Characteristics which pose architectural demands
Since the dsm is a classification system which offers few indications for treatment or its evaluation, the Dutch center for autism, Dr. Leo Kannerhuis makes, among other things, so-called treatment-diagnoses. The point of departure for those are, among other things, two series of characteristics. One are chracteristics for autism ‘proper’, so to say, the other are so-called ego-characteristics. They can be viewed as dimensions because both types of characteristics are more or less independent: one can score high on the autism-dimension and low on the ego-dimension – and vise versa. A weaker ego is virtually always present and yet it is more or less independent from the severity of autism.
We employ this two-dimensional scheme, devised to arrive at treatment diagnoses, in another way; here it guides decisions about architectural measures.
|Autism dimension:||Ego strength-dimension|
|Limitations in social interaction:
Limitations in understanding / interpretation of nonverbal behavior:
Separately specified/added (apart from dimensions):
- The demands which are posed on buildings and their design, follow the same logic as shown above: the ‘scores’ on these dimensions run parallel to the demands on the environment.
- In the context of architecture and autism six additional terms are added to the scheme of the Kannerhuis. (Which is practical but not entirely without complications.)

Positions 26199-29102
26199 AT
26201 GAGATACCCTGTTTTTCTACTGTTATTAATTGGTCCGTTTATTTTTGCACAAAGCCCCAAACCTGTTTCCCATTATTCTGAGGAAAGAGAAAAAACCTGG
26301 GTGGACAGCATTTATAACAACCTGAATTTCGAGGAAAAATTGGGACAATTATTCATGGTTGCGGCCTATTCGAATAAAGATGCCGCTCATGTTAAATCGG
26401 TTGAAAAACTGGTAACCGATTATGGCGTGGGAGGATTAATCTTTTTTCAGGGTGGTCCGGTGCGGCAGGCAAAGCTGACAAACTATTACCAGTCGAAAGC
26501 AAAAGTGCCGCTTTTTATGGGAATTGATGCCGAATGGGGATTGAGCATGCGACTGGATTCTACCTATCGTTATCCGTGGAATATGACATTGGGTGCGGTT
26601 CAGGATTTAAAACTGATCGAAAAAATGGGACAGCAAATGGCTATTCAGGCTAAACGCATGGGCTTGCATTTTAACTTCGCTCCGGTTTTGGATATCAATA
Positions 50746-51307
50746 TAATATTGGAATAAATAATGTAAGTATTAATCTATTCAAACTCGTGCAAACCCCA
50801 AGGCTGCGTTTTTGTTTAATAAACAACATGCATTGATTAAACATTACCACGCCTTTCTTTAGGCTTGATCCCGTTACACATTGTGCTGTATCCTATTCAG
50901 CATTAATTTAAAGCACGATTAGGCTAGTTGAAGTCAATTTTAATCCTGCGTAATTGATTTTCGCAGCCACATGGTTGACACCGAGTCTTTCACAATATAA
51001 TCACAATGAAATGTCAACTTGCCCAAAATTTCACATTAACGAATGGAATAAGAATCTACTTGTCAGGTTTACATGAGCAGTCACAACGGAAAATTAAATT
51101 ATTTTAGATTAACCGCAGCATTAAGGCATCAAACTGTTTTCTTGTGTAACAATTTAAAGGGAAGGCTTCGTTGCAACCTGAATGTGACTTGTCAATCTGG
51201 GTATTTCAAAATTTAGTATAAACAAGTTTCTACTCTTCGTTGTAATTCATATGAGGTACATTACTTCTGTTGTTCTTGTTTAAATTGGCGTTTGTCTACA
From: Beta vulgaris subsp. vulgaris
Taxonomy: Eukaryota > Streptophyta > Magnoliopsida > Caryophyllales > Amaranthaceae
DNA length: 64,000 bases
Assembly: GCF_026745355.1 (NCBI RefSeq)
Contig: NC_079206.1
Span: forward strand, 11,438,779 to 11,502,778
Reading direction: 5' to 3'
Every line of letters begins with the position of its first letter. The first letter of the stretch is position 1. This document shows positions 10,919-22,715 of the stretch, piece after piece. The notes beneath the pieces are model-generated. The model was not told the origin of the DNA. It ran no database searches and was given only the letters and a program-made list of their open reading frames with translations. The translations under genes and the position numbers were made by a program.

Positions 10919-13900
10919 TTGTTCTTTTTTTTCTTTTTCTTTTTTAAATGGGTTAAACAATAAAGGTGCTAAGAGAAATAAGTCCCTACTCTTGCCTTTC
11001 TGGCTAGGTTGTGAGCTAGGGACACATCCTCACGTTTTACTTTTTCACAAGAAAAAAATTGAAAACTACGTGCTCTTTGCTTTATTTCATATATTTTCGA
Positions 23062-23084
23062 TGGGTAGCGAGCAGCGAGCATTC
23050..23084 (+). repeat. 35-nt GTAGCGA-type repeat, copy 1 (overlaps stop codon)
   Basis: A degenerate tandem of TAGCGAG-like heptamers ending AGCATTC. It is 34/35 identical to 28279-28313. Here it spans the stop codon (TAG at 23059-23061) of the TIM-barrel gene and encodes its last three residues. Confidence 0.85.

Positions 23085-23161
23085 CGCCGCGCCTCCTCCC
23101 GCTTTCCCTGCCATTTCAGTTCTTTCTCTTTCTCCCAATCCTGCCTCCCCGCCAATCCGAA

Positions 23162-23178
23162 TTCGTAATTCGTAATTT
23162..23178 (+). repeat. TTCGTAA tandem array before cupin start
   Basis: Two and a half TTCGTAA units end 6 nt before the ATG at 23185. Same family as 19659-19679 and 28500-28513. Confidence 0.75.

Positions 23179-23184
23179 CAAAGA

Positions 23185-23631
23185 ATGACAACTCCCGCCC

- Part of the autism-dimension is ‘sensory sensitivity’ which generally co-varies with the severity of the autism. It’s importance in the context of design is hardly done justice by indicating it with only one term in this scheme. It plays a part in almost three quarters of all recommendations, and will require considerable specification to be useful in this context.
WHERE AUTISM MEETS THE DESIGNED ENVIROMENT
Architecture for autism happens (or should happen) where these characteristics meet the designed environment. This occurs, very broadly, in three overlapping domains:
In the physical and visual structure of the environment, which should be clear. Here problems stemming from Weak Central Coherence and weak Executive functioning, stand out most.
Around over- and under-sensitive senses, which call for the avoidance, muting and shielding, or any other lessening of sensory impressions, for oversensitive people. And the reverse in cases of sensory under-sensitivity. As stated above, the senses play a part in almost three quarters of all recommendations. About 20% of them are exclusively concerned with the senses.
In the social possibilities and limitations the physical environment sets. Specifically, limitations in social communication and interaction pose demands on the size and the arrangement of spaces of a building. Withdrawal spaces are almost always necessary. When people live, work or learn together in groups, the common use of spaces and facilities poses important demands on the design of a building and its spaces.
Nota bene: above each recommendation under “because” the autistic and associated characteristics are listed which are the target or the occasion of the proposed measure. The relationship between the characteristics and the measure is, however, hypothetical. Often this relationship is straightforward such as between oversensitivity to noise and noise-measures. But often it is speculative, as in the case of promoting visual clarity and Central coherence and/or ‘shifting’. The precise character of many of these relationships is still unproven and one of the long-term aims of this website is to achieve more clarity about these relationships, so that, ideally, for each measure it will be established which autistic characteristics it serves.